Format

Send to

Choose Destination
PLoS One. 2019 Feb 12;14(2):e0212222. doi: 10.1371/journal.pone.0212222. eCollection 2019.

Association of small fiber neuropathy and post treatment Lyme disease syndrome.

Author information

1
Department of Neurology, Brigham and Women's Hospital, Harvard Medical School, Boston, Massachusetts, United States of America.
2
Department of Infectious Disease, Massachusetts General Hospital, Harvard Medical School, Boston, Massachusetts, United States of America.
3
Dean Center for Tick Borne Illness, Spaulding Rehabilitation Hospital, Boston, Massachusetts, United States of America.
4
Department of Physical Medicine and Rehabilitation, Spaulding Rehabilitation Hospital, Boston, Massachusetts, United States of America.
5
Dean Center for Tick Borne Illness, Department of Physical Medicine and Rehabilitation, Spaulding Rehabilitation Hospital, Harvard Medical School, Boston, Massachusetts, United States of America.

Abstract

OBJECTIVES:

To examine whether post-treatment Lyme disease syndrome (PTLDS) defined by fatigue, cognitive complaints and widespread pain following the treatment of Lyme disease is associated with small fiber neuropathy (SFN) manifesting as autonomic and sensory dysfunction.

METHODS:

This single center, retrospective study evaluated subjects with PTLDS. Skin biopsies for assessment of epidermal nerve fiber density (ENFD), sweat gland nerve fiber density (SGNFD) and functional autonomic testing (deep breathing, Valsalva maneuver and tilt test) were performed to assess SFN, severity of dysautonomia and cerebral blood flow abnormalities. Heart rate, end tidal CO2, blood pressure, and cerebral blood flow velocity (CBFv) from middle cerebral artery using transcranial Doppler were monitored.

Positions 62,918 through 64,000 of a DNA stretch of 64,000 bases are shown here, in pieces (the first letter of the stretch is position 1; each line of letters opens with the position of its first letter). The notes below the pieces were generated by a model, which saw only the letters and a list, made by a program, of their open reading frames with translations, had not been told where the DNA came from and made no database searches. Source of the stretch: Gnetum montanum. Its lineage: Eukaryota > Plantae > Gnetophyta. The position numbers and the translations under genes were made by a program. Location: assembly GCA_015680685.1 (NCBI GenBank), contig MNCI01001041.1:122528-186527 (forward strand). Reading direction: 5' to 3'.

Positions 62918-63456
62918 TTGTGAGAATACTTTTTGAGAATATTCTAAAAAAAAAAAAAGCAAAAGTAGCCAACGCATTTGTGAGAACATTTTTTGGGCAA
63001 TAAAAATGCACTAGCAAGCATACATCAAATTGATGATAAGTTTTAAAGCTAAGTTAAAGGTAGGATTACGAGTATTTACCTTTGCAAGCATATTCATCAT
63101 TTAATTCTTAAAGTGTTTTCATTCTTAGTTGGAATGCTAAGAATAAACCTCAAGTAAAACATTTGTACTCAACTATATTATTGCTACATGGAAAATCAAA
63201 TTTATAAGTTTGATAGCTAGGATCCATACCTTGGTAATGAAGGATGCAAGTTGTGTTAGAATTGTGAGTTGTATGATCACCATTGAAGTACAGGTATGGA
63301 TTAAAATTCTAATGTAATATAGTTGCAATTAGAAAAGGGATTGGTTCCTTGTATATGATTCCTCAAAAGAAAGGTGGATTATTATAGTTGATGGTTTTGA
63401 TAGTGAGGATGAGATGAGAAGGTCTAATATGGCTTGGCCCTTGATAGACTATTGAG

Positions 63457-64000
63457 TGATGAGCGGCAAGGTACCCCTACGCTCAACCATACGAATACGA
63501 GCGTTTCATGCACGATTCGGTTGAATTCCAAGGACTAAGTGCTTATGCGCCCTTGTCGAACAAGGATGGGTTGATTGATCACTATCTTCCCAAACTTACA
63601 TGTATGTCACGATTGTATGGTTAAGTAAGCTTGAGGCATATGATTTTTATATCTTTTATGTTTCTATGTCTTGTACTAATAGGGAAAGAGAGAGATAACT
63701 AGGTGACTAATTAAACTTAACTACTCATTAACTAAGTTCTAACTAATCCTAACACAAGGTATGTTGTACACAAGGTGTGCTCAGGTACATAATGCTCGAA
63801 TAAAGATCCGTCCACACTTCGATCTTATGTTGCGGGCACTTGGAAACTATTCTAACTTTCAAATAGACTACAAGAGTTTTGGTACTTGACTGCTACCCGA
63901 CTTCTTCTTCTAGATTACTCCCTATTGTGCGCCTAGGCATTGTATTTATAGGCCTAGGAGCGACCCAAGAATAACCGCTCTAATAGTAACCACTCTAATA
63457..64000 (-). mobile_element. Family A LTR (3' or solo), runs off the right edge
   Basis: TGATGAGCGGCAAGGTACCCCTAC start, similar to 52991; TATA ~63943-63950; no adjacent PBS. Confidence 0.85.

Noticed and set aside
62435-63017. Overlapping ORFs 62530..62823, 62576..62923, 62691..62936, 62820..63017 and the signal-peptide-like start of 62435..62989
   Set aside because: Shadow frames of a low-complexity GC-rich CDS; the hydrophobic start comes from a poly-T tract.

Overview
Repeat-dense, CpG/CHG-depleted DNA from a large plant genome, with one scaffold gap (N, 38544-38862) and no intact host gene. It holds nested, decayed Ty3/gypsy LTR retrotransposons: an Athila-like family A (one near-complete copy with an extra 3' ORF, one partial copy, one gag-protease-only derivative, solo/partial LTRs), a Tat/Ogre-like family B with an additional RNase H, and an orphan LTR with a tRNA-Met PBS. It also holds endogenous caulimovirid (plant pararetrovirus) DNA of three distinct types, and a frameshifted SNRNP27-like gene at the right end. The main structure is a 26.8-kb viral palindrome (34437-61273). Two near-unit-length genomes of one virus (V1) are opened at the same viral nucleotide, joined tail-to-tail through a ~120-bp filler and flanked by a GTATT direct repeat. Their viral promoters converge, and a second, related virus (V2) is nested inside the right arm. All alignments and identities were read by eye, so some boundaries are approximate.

RESULTS:

10 participants, 5/5 women/men, age 51.3 ± 14.7 years, BMI 27.6 ± 7.3 were analyzed. All participants were positive for Lyme infection by CDC criteria. At least one skin biopsy was abnormal in all ten participants. Abnormal ENFD was found in 9 participants, abnormal SGNFD in 5 participants, and both abnormal ENFD and SGNFD were detected in 4 participants. Parasympathetic failure was found in 7 participants and mild or moderate sympathetic adrenergic failure in all participants. Abnormal total CBFv score was found in all ten participants. Low orthostatic CBFv was found in 7 participants, three additional participants had abnormally reduced supine CBFv.

CONCLUSIONS:

SFN appears to be associated with PTLDS and may be responsible for certain sensory symptoms. In addition, dysautonomia related to SFN and abnormal CBFv also seem to be linked to PTLDS. Reduced orthostatic CBFv can be associated with cerebral hypoperfusion and may lead to cognitive dysfunction. Autonomic failure detected in PTLDS is mild to moderate. SFN evaluation may be useful in PTLDS.

Conflict of interest statement

I have read the journal's policy and the authors of this manuscript have the following competing interests: Dr. Novak is advisor - independent Contractor for Dysimmune Diseases Foundation. Dr. Novak received speaker’s honoraria from KabaFusion. All other authors report no disclosures. This does not alter our adherence to PLOS ONE policies on sharing data and materials.

Supplemental Content

Full text links

Icon for Public Library of Science Icon for PubMed Central
Loading ...
Support Center